Saving for a Home Down Payment
Mortgages payments can get pricey, but down payments are downright daunting. Once you settle into the groove of repaying a fixed monthly home loan, you know what to expect over 10, 15, 30 years.
But your initial down payment? That’s a huge chunk of cash you must save up, since the larger your down payment, the lower your monthly payments (and interest) will be in the long run. It’s important to have that down payment ready if you’re eyeing up a new house to buy, and your savings account, ideally, is a good place to start building it.
Depends on the home price and type of home loan
Generally, for a standard, fixed loan, you’ll need a down payment of about 3% to 20% of the home’s value; so, if a property is $250,000, your down payment would be anywhere from $7,500 to $50,000. For jumbo loans and large mortgages, a 10% down payment is acceptable.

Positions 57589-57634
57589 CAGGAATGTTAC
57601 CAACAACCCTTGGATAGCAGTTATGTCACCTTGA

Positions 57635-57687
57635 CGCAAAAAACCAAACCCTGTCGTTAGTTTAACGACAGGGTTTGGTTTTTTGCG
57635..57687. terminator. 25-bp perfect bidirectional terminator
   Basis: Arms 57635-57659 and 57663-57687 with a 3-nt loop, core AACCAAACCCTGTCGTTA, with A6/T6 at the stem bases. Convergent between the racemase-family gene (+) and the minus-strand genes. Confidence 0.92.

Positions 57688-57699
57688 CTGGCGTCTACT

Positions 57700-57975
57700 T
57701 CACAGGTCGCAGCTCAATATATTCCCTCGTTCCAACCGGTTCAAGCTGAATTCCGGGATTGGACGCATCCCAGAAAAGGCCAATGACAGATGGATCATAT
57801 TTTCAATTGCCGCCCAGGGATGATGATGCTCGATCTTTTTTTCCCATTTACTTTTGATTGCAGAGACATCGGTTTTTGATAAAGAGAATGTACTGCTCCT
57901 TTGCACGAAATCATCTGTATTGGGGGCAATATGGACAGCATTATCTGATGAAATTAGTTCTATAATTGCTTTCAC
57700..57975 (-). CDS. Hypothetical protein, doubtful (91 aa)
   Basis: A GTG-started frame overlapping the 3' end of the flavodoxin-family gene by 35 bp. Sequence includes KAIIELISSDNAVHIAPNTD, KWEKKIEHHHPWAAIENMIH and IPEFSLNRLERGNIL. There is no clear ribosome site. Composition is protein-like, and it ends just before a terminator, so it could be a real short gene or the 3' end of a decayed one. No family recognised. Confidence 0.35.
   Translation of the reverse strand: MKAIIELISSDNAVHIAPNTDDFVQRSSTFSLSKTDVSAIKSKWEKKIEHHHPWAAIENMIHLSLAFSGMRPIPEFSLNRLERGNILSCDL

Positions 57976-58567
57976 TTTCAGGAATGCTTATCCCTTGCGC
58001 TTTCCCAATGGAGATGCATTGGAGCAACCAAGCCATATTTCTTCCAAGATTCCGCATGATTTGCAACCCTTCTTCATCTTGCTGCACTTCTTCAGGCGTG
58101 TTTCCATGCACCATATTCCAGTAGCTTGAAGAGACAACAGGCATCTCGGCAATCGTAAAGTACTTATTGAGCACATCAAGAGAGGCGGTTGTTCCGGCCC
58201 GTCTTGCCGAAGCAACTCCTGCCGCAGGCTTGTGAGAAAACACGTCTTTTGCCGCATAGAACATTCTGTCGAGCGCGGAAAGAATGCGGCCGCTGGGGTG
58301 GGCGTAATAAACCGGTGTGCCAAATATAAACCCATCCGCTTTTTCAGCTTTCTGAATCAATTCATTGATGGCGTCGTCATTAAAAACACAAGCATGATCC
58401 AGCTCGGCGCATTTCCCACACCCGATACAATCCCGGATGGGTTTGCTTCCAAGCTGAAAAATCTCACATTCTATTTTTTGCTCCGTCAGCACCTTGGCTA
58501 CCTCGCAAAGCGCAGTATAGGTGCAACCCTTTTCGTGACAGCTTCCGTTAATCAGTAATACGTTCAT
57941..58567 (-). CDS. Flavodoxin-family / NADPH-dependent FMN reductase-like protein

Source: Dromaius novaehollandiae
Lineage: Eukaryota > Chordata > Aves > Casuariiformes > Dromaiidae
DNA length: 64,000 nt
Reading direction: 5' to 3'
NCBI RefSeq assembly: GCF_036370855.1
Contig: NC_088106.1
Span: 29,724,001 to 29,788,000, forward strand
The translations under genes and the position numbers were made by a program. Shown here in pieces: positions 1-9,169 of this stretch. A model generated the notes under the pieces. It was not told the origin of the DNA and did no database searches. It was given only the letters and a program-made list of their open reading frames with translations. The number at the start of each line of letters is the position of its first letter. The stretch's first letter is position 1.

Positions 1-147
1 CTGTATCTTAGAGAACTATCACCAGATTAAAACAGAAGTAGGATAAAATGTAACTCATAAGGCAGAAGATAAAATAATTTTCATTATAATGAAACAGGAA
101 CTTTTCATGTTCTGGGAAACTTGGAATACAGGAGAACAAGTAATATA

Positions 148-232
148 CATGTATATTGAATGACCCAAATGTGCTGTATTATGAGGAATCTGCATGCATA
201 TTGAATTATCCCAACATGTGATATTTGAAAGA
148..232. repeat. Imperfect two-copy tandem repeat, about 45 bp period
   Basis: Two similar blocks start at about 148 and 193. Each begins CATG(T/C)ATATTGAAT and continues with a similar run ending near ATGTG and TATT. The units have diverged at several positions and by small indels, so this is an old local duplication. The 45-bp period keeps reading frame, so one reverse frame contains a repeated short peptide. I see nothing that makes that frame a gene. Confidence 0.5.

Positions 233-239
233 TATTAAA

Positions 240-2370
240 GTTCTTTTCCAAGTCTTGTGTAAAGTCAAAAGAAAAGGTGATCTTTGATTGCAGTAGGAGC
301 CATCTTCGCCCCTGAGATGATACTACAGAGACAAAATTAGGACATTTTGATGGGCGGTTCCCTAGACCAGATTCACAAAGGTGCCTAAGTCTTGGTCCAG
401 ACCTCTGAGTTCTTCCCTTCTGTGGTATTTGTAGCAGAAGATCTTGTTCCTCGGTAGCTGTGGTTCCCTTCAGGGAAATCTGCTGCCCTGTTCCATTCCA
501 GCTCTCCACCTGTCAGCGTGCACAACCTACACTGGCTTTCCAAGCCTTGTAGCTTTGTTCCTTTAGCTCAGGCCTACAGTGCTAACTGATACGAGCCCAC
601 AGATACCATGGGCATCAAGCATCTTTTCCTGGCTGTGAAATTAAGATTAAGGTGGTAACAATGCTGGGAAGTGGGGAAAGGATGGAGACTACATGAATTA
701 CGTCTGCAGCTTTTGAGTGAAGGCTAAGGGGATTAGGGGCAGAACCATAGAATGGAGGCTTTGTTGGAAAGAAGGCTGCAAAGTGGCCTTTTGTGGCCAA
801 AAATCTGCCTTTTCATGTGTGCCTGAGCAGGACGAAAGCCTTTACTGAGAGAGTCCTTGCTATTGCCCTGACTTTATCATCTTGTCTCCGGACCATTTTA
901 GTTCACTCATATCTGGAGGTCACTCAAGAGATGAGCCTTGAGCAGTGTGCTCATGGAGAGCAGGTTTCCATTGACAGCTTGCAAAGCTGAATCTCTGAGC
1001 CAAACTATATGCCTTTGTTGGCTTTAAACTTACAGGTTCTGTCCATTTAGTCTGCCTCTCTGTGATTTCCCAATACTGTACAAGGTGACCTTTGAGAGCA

However, keep in mind that down payments under 20% almost always require you, the prospective buyer, to pay for private mortgage insurance, or PMI. It’s assumed that buyers who can’t afford at least a 20% down payment may be more likely to default on the loan, so PMI ensures the seller recoups all their money.
So, to avoid paying PMI, it’s important that you have your down payment ready -- and saved up on full -- before taking out a mortgage. To be on the safe side, aim for that 20%, where your savings account is one place to start saving for it.
In a nutshell: Keep at least 20% of your anticipated home price range.